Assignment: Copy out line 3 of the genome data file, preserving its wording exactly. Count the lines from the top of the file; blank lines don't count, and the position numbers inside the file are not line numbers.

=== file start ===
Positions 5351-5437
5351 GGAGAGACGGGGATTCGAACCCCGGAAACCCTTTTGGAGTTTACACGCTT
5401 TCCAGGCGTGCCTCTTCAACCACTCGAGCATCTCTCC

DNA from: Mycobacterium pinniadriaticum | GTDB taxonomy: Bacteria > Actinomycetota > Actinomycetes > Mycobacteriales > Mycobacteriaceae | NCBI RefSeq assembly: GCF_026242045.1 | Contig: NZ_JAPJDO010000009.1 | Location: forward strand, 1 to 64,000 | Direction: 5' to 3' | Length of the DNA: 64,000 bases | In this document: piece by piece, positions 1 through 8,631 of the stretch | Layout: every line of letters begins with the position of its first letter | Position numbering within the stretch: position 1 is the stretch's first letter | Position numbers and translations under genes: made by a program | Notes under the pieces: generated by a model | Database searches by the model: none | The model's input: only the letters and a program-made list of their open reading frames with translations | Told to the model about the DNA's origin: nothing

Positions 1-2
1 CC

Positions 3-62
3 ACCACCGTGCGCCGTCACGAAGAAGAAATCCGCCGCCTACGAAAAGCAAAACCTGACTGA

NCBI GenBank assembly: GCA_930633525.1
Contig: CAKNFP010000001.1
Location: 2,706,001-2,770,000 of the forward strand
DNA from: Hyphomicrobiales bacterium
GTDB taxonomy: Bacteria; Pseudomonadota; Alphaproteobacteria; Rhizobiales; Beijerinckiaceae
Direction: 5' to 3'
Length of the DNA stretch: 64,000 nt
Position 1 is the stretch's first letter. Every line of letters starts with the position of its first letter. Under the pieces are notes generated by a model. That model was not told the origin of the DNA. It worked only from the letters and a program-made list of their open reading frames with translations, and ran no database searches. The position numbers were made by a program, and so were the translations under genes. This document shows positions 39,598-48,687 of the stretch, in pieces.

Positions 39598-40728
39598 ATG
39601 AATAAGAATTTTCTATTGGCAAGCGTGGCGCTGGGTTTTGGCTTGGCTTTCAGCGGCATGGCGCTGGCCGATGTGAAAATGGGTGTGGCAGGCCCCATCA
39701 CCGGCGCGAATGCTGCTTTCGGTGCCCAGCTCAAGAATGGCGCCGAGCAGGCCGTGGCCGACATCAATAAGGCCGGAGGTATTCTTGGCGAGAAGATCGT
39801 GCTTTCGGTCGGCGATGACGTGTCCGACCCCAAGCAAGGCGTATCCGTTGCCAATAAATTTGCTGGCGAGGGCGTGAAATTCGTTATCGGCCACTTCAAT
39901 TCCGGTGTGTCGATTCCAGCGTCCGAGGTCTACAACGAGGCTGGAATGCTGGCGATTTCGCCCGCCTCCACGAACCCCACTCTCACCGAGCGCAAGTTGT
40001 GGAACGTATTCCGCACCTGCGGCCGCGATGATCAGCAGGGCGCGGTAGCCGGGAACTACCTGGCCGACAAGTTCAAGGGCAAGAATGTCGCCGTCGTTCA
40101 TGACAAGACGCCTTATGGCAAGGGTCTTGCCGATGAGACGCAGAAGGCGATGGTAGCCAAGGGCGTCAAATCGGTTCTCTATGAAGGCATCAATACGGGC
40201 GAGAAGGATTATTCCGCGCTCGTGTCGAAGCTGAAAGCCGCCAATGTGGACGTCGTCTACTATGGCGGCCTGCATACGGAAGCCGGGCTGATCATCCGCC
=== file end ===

5401 TCCAGGCGTGCCTCTTCAACCACTCGAGCATCTCTCC